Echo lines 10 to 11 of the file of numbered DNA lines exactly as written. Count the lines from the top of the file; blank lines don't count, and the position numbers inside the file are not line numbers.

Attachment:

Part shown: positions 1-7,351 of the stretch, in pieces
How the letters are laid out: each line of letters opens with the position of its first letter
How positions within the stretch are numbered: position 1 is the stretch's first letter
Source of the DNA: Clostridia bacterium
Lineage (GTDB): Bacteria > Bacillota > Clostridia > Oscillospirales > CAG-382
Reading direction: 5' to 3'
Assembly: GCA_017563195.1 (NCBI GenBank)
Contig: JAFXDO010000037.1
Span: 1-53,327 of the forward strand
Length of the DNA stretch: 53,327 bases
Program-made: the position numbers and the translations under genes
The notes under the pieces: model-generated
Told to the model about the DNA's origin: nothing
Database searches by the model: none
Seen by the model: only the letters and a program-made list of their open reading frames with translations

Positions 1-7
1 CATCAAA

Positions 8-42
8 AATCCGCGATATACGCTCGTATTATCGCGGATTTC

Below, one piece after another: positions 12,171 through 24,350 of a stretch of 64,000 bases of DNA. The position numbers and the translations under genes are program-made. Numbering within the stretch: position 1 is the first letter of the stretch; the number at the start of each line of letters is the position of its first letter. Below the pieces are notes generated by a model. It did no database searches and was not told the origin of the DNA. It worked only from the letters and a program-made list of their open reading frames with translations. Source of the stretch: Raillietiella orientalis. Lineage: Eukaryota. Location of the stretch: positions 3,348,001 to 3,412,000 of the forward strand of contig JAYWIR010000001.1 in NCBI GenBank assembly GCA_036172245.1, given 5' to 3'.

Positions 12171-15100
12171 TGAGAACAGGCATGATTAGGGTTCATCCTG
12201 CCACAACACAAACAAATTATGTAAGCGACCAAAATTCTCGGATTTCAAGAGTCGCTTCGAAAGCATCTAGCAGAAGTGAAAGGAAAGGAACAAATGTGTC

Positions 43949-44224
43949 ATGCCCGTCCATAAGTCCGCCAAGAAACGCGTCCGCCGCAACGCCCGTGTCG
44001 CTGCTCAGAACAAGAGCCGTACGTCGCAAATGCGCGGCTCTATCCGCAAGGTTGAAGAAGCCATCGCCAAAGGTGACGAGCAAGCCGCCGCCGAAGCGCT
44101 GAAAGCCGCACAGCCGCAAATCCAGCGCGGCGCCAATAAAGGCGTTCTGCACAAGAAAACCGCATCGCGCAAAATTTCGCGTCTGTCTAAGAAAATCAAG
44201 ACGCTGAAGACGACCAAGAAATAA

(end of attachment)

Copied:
Length of the DNA stretch: 53,327 bases
Program-made: the position numbers and the translations under genes